Man Sues LA Over Parking Ticket, Gets 650,000 Payout

A San Francisco Department of Parking and Traffic issues a parking ticket for an illegaly parked car on January 21, 2011 in San Francisco, California. (Justin Sullivan/Getty Images)

A man’s legal fight over a parking ticket he received three years ago ended successfully when the Los Angeles City Council approved a $650,000 payout to him on Wednesday, Aug. 2. 

Cody Weiss sued the city back in 2014 after he got a parking ticket. He argued that the city unlawfully permits private for profit companies to process challenges to tickets, NBC4 reports. 

Last year a Los Angeles Superior Court judge ruled in his favor and that decision was also upheld by the Second District Court of Appeal. 

A row of parking meters line O'Farrell Street on July 3, 2013 in San Francisco, California. (Justin Sullivan/Getty Images)
Parking meters line O’Farrell Street on July 3, 2013, in San Francisco, Calif. (Justin Sullivan/Getty Images)

Weiss first received the ticket for parking over the time limit, but he argued the ticket was wrongfully issued to him. His legal challenge was initially processed by a subcontractor for Xerox, PRWT.

That’s when he first learned that the city of LA doesn’t directly review initial ticket appeals. The city outsources that job to a private company. Weiss was not happy with this discovery so he decided to sue. 

An investigation by NBC4 found that PRWT automatically denied most ticket appeals. Even if there was enough evidence presented that the ticket was wrongfully issued. 

Metropolitan Police Officer Tyrone Gross (L) writes a ticket to a motorist on September 21, 2010 in Washington, DC. (Mark Wilson/Getty Images)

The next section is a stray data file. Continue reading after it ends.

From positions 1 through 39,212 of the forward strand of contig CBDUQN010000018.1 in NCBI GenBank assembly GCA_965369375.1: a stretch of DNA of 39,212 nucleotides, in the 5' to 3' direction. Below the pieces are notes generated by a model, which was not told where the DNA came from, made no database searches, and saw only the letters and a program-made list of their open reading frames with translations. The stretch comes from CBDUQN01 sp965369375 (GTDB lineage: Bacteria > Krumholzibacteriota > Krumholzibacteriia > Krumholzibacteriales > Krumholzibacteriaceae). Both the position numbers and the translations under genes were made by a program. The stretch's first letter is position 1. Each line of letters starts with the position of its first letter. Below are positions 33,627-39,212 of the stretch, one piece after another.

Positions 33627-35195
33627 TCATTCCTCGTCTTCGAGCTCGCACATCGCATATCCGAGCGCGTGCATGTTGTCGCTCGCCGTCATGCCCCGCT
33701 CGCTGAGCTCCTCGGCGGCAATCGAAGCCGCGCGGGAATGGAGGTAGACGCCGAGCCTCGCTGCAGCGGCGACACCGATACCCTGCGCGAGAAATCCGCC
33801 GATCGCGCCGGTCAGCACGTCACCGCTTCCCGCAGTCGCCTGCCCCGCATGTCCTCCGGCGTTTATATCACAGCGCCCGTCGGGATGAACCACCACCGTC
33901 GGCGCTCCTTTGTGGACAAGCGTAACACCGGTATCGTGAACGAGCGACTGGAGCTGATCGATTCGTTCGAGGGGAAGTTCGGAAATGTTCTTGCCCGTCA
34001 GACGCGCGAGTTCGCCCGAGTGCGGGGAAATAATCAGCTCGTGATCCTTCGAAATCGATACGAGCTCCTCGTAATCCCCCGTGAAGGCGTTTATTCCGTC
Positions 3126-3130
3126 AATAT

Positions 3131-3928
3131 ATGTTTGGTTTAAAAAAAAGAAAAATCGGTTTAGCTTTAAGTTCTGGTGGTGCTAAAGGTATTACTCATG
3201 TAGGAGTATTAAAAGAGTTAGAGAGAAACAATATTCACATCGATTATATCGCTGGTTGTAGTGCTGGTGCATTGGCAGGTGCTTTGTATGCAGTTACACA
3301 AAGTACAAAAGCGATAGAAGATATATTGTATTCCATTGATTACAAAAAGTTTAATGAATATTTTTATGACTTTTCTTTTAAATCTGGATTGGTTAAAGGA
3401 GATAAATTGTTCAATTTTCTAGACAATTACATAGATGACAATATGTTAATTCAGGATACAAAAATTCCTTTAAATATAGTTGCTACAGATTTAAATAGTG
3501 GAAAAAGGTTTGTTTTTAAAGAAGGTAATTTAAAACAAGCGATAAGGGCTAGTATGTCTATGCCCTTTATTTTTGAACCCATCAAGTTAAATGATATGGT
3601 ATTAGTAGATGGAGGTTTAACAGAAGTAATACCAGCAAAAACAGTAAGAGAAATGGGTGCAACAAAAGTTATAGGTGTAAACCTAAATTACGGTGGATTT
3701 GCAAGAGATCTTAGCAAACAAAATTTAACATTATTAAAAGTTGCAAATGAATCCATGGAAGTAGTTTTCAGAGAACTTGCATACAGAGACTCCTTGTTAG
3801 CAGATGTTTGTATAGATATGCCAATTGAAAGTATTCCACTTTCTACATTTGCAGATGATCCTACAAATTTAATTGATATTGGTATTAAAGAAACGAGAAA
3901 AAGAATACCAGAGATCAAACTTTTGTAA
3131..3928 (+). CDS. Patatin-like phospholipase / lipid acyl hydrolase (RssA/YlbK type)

Metropolitan Police Officer Tyrone Gross (L) writes a ticket to a motorist on Sept. 21, 2010, in Washington. (Mark Wilson/Getty Images)

Los Angeles Superior Court Judge James Chalfant issued a ruling in 2014 over the incident and said that only the city can conduct initial reviews for parking ticket appeals. 

In this particular case, Chalfant said the city cannot  “delegate that task to its processing agency, Xerox,” according to the Sacremento Bee. He cited a 1995 change in state law and said that only an agency that issues a citation can lead reviews of tickets. 

Caleb Marker, an attorney for Weiss said the judge “correctly applied the law” over the 2014 incident. 

A motorist puts money into a parking meter on July 3, 2013 in San Francisco, California. (Justin Sullivan/Getty Images)
A man at a parking meter on July 3, 2013, in San Francisco, Calif. (Justin Sullivan/Getty Images)

“The city and Xerox have been in violation of the law since 1995 when the law changed,” Marker added.

Mike Feur, an attorney for the city petitioned the California Supreme Court to review the decision over the parking ticket, but the state’s high court denied that petition in November, according to Fox News.

The high court upheld the lower court’s decision, which ordered LA to change its practice in allowing Xerox to handle all parking ticket challenges. 

From NTD.tv 

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Source: Epoch Times